Even though DJ George McFly has been on Colorado radio stations for more than a decade, he knows how fickle the industry is, even in good times -- which these most certainly aren't. As a result, he always resisted the urge to put down roots. But after being hired to work at KPTT/95.7 FM, a Clear Channel Denver outlet known as the Party, he finally gave in to temptation. "I bought a house in August," he says. "My first purchase after 25 years in radio. That's how confident I was. And then this happens."
"This" was becoming one of the more than twenty staffers at Clear Channel Denver outlets to be laid off on April 28. And while the latest dismissals represent the second significant bloodletting at the San Antonio-based firm's local cluster this year, McFly concedes that he didn't see it coming.
"Here's how arrogant I am in my talent," McFly says. "When I got called in at about 12:30 that day, I thought everyone was done getting fired. I thought I was being told I was safe.
"Remember Joe Pesci in Goodfellas?" he goes on. "Remember when he thought he was going to get made, and instead they killed him? It was just like that... My poor boss, Joe Bevilacqua [Clear Channel Denver's director of FM programming] was between a rock and a hard place. When he said there was nothing he could do, that's true. He didn't take any pleasure in it whatsoever."
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Not that McFly lets Clear Channel off the hook entirely. He feels the corporation as a whole is moving away from the sort of locally oriented, personality-driven radio in which he's specialized throughout his career in favor of syndication and voicetracking. "Wilks doesn't believe in voicetrackers; they hired on a fulltime staff," he notes, referencing Wilks Broadcasting, new owner of KOOL 105, The Wolf and The Mix. (The company's head, Jeff Wilks, was profiled in this January More Messages blog.) "Lincoln Financial [owner of KS-107.5, among other properties] still has personalities. Entercom [which owns Alice, The Mountain, KOSI and KEZW] still has personalities. But Clear Channel has another mindset" -- one he thinks will backfire. "My Denver listers, they're loyal and giving and smart -- smart enough to see through any bullshit, that's for sure, and smart enough to know when somebody's voicetracked. When somebody gives out the telephone number and there's no one there to answer it, my listeners know what's going on. They're not stupid."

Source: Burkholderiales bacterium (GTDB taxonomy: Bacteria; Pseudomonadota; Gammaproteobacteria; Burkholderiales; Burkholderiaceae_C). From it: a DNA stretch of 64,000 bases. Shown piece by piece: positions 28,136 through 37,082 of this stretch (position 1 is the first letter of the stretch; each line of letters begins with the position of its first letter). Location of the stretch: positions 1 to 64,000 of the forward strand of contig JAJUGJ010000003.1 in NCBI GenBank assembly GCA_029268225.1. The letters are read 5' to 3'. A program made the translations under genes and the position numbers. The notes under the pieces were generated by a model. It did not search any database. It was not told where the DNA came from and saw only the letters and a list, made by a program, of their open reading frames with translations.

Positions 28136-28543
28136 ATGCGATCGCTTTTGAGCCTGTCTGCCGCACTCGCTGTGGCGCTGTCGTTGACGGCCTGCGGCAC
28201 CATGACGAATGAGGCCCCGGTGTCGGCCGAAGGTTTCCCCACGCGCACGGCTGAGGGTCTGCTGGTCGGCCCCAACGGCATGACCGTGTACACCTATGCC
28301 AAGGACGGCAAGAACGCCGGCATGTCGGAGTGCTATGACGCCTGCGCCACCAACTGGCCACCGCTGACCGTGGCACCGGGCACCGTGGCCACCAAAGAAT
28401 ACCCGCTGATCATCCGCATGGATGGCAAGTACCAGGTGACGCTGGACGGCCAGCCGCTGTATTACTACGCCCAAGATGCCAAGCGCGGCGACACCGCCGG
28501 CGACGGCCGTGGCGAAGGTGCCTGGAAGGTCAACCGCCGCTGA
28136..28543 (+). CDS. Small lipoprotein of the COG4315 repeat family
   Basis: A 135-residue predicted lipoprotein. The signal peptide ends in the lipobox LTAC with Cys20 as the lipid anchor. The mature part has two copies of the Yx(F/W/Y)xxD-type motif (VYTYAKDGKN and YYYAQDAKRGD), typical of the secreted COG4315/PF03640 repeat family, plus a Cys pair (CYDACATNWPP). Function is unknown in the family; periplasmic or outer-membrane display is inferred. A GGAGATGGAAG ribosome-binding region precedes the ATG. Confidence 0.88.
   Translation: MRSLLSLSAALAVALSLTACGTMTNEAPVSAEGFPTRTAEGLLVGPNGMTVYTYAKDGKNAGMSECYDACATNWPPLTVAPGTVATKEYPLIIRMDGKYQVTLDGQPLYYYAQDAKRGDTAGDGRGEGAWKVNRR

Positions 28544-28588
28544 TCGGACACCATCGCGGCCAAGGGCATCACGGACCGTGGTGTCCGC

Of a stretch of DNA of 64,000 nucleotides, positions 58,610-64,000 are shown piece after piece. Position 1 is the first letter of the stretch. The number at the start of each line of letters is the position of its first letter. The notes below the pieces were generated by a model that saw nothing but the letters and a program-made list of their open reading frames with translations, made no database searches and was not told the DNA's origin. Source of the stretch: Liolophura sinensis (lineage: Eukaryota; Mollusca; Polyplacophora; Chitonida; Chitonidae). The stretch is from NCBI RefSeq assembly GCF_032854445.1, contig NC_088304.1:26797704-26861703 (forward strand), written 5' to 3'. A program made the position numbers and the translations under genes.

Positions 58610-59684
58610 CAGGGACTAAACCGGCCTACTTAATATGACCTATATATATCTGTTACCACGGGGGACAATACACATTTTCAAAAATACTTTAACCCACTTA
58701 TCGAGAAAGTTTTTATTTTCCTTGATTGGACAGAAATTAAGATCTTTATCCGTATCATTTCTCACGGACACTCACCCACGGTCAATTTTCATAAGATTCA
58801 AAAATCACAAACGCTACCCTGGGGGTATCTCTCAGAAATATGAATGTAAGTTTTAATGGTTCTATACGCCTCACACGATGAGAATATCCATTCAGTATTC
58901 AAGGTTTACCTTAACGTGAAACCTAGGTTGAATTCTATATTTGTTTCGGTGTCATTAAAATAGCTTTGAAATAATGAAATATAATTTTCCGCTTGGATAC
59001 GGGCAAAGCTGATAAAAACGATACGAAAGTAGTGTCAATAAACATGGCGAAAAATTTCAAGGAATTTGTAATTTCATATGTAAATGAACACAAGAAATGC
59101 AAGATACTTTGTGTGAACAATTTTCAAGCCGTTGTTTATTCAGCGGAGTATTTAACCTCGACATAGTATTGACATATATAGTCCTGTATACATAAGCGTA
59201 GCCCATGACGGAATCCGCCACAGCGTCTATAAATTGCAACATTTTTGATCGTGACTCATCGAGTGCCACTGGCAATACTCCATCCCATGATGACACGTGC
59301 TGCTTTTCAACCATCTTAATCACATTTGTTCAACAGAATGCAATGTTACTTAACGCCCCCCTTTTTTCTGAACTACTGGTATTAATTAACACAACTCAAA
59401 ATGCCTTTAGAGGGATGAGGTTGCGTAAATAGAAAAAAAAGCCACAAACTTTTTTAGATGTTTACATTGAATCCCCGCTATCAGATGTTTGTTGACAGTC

Since the layoffs, rumors have swirled about the Party potentially flipping formats to a contemporary-hits-radio style like the one previously played on the 95.7 frequency under the KISS-FM banner. McFly doesn't know anything about that, but he doesn't believe the Party approach is long for this world. "It's a dirge," he maintains. "When I was in the office being let go, I said to Joe, 'How did we do in the [most-recent ratings] book?' And he said, 'Awful, George. Awful.' And how do you sell a station like that?"
McFly has made a habit of moving from one signal to another over the years. As he recalls, "I was at KS-107.5 for two years, '96 to '98. I was at KOOL 105 in 2002 and 2003. I was at Alice from 2003 to 2005. Then I went to the Springs for two years [his outlet was KVUU-FM]. And I came to the Party last May -- May 12. It hasn't even been a year."
Given his investment in the house, he'd like to stick around this market unless "someone blows me out of the water with an offer" -- and he thinks good things will happen. "When one door closes, another one opens," he says. Until then, he encourages fans to stay in touch with him at his personal e-mail address, email@example.com. "Everything's going to be all right," he stresses. "I'll make them smile again soon."